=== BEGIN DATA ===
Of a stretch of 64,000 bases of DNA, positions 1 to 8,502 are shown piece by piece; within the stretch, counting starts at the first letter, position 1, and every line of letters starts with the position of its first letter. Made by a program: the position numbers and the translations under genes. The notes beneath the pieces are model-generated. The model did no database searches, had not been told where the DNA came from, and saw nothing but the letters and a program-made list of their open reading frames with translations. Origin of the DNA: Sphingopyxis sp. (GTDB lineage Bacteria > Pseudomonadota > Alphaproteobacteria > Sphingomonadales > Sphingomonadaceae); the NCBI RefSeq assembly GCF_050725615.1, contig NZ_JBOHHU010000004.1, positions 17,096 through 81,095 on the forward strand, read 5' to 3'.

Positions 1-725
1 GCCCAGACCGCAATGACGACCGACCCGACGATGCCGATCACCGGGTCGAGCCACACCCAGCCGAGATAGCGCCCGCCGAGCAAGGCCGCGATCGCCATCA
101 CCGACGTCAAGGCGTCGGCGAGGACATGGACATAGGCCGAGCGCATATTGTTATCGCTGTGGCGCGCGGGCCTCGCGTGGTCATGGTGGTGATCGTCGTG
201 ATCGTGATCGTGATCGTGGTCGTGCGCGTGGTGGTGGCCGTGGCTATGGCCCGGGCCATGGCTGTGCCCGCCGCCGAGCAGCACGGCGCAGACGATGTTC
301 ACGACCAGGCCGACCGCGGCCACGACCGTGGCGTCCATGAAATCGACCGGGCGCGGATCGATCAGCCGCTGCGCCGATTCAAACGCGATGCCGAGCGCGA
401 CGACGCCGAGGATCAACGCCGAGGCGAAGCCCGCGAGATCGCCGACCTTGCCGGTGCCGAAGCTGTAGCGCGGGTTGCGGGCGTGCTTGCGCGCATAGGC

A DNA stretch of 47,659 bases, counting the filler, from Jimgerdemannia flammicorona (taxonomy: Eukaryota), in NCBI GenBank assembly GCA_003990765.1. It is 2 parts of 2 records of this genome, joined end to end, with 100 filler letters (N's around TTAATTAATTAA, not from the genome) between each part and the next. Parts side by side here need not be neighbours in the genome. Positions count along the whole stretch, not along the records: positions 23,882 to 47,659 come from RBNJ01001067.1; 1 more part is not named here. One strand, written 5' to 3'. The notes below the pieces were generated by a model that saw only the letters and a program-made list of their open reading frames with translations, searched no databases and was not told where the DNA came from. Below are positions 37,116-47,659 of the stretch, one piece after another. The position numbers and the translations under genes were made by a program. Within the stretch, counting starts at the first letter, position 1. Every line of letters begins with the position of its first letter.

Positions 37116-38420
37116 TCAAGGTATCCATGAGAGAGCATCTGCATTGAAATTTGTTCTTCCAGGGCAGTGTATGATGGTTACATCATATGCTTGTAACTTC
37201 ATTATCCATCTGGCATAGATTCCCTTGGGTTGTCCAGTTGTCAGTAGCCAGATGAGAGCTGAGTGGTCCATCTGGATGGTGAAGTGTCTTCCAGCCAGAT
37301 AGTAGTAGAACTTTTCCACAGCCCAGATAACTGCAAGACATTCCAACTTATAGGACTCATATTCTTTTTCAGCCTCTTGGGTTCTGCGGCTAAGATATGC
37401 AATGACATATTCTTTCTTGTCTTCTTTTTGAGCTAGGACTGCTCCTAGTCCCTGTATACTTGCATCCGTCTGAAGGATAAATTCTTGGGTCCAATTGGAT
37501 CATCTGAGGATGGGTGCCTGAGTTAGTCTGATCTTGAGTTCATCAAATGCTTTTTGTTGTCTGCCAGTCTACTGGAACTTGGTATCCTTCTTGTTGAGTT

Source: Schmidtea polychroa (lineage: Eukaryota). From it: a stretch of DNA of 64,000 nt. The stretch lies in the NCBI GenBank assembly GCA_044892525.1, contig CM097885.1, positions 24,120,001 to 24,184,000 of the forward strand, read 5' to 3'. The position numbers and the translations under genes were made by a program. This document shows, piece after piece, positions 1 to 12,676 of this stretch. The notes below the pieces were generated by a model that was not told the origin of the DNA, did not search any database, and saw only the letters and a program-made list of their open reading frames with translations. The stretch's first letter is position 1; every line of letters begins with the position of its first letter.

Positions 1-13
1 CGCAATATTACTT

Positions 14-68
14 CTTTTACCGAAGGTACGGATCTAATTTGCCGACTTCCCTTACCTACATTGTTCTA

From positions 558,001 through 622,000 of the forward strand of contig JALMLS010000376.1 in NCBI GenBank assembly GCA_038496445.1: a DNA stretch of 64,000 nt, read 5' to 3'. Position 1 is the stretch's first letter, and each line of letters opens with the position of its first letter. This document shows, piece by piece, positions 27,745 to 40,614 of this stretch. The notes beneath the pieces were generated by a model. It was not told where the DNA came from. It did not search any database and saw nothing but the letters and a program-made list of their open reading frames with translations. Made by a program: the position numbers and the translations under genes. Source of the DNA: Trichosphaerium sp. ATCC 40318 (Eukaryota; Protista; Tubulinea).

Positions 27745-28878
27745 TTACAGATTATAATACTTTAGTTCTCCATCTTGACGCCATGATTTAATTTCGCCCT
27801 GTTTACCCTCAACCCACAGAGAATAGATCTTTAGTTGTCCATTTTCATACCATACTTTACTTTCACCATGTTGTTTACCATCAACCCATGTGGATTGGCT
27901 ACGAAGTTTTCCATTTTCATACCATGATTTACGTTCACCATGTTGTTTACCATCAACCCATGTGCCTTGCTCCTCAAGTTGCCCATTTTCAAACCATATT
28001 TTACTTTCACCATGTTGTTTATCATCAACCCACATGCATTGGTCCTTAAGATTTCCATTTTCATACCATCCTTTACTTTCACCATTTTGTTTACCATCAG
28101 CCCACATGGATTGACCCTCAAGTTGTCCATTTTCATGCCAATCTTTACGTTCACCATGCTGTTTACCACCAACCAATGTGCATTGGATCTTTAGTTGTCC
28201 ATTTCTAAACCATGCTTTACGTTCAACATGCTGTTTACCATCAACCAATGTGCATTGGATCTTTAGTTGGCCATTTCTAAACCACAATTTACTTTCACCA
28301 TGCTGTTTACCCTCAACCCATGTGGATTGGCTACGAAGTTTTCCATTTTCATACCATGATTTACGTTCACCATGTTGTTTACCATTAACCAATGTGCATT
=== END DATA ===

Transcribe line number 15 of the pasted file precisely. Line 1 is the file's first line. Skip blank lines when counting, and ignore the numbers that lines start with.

Source: Schmidtea polychroa (lineage: Eukaryota). From it: a stretch of DNA of 64,000 nt. The stretch lies in the NCBI GenBank assembly GCA_044892525.1, contig CM097885.1, positions 24,120,001 to 24,184,000 of the forward strand, read 5' to 3'. The position numbers and the translations under genes were made by a program. This document shows, piece after piece, positions 1 to 12,676 of this stretch. The notes below the pieces were generated by a model that was not told the origin of the DNA, did not search any database, and saw only the letters and a program-made list of their open reading frames with translations. The stretch's first letter is position 1; every line of letters begins with the position of its first letter.